Calvin on Sacramental Efficacy

Calvin offers these helpful insights in his comments on Deuteronomy 30.6.

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6. And the Lord thy God will circumcise thine heart. This promise far surpasses all the others, and properly refers to the new Covenant, for thus it is interpreted by Jeremiah, who introduces God thus speaking,—“Behold, the days come that I will make a new covenant with the house of Israel, and the house of Judah, not according to the covenant that I made with their fathers, … which covenant they brake, … but … I will put my law in their inward parts, and write it in their hearts.” (Jer. 31:31–33.) Moses now declares the same thing in different words, that, lest the Israelites, according to their wonted instability, should fall back from time to time into new rebellions, a divine remedy was needed, i.e., that God should renew and mould their hearts. In short, he reminds them that this would be the chief advantage of their reconciliation, that God should endow them with the Spirit of regeneration. There is a metaphor in this word circumcise; for Moses alludes to the legal sign of consecration, whereby they were initiated into the service of God. The expression, therefore, is equivalent to his saying, God will create you spiritually to be new men, so that, cleansed from the filth of the flesh and the world, and separated from the unclean nations, you should serve Him in purity. Meanwhile, he shews that, whatever God offers us in the Sacraments, depends on the secret operation of His Spirit. Circumcision was then the Sacrament of repentance and renewal, as Baptism is now to us; but “the letter,” as Paul calls it, (Rom. 2:27,) was useless in itself, as also now many are baptized to no profit. So far, then, is God from resigning the grace of His Spirit to the Sacraments, that all their efficacy and utility is lodged in the Spirit alone.

Calvin, J. & Bingham, C.W., 2010. Commentaries on the Four Last Books of Moses Arranged in the Form of a Harmony, Bellingham, WA: Logos Bible Software. (Emphasis added.)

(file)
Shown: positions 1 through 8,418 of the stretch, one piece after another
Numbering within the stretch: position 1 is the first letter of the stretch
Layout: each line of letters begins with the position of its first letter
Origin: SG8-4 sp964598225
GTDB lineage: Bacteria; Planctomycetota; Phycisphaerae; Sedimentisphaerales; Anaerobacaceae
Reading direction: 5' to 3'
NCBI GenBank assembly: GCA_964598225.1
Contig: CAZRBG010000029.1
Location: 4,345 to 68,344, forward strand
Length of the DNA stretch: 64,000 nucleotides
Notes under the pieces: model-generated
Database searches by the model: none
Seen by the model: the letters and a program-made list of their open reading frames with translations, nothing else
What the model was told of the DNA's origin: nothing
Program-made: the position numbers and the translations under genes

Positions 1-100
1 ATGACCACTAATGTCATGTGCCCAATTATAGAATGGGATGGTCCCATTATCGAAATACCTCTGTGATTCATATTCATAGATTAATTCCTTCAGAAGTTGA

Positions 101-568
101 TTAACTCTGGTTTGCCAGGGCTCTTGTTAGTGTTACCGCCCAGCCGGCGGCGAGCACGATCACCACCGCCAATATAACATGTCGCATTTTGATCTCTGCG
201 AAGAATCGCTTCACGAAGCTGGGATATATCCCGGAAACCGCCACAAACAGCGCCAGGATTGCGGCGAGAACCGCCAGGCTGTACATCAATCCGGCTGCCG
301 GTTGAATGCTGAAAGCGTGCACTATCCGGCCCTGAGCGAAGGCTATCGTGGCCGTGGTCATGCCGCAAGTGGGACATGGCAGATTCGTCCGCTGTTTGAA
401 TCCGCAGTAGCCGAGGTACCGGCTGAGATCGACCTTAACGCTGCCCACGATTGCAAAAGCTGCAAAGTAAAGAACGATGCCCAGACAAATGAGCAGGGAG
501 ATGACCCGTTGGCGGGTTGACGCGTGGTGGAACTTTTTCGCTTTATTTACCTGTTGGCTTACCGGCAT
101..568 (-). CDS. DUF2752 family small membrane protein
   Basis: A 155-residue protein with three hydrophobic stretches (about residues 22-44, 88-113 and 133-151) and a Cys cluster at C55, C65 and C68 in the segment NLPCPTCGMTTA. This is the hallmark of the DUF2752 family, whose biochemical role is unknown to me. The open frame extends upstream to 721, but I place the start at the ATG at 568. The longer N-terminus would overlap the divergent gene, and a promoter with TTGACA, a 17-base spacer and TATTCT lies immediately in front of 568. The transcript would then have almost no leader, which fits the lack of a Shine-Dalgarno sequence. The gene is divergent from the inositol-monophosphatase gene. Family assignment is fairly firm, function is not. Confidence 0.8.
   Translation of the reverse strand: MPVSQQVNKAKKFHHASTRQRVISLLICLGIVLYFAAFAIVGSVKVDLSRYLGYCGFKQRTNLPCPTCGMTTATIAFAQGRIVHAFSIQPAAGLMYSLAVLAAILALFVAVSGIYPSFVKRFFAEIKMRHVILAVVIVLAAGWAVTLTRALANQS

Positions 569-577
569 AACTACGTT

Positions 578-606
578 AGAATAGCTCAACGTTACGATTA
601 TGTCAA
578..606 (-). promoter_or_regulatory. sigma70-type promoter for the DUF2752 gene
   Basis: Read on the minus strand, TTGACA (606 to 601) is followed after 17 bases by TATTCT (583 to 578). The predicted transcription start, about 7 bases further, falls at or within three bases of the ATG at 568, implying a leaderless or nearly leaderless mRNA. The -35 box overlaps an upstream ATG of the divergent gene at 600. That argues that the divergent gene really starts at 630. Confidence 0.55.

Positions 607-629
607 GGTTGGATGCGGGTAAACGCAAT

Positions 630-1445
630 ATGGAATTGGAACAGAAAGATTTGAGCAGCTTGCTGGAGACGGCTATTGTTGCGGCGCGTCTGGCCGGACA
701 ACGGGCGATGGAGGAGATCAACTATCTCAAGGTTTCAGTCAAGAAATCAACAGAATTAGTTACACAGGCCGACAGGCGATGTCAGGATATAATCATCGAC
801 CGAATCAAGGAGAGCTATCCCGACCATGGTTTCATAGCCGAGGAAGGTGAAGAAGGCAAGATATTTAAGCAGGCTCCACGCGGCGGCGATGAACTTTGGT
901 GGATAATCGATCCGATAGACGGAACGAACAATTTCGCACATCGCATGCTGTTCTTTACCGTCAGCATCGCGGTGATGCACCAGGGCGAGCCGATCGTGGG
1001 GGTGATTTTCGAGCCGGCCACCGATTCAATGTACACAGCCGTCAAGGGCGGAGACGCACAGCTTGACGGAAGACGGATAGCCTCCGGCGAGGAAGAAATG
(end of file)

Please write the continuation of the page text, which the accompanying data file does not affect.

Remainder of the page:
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Tributes to John Calvin

Tributes to John Calvin

At Reformation Heritage Books: The essays in Tributes to John Calvin: A Celebration of His Quincentenary illuminate Calvin’s times, thought and legacy, and provide a celebratory tribute to one of the most influential people in history. This book commemorates the quincentenary of Calvin’s birth (July 10, 1509), and attests to the remarkable fact that a French religious leader from a tiny village is still remembered half a millennium later.

Twenty-three leading Calvin scholars exhibit a firm understanding of Calvin’s era, theology, and the heritage he bequeathed the church. Their articles cover Calvin’s theology, soteriology, and ecclesiology, as well as his doctrines of assurance, worship, and Scripture. They examine Calvin as a Frenchman, lawyer, and liturgist. Other articles explore Calvin’s impact on the arts, Calvinism in Asia, and the influential women in Calvin’s life.

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Calvin on prayer

A friend of mine posted this on facebook. I don’t know where in Calvin’s writings it’s found, but it is a beautiful summary of the biblical doctrine of prayer.

Believers do not pray, with the view of informing God about things unknown to him, or of exciting him to do his duty, or of urging him as though he were reluctant. On the contrary, they pray, in order that they may arouse themselves to seek him, that they may exercise their faith in meditating on his promises, that they may relieve themselves from their anxieties by pouring them into his bosom; in a word, that they may declare that from Him alone they hope and expect, both for themselves and for others, all good things. God himself, on the other hand, has purposed freely, and without being asked, to bestow blessings upon us; but he promises that he will grant them to our prayers.

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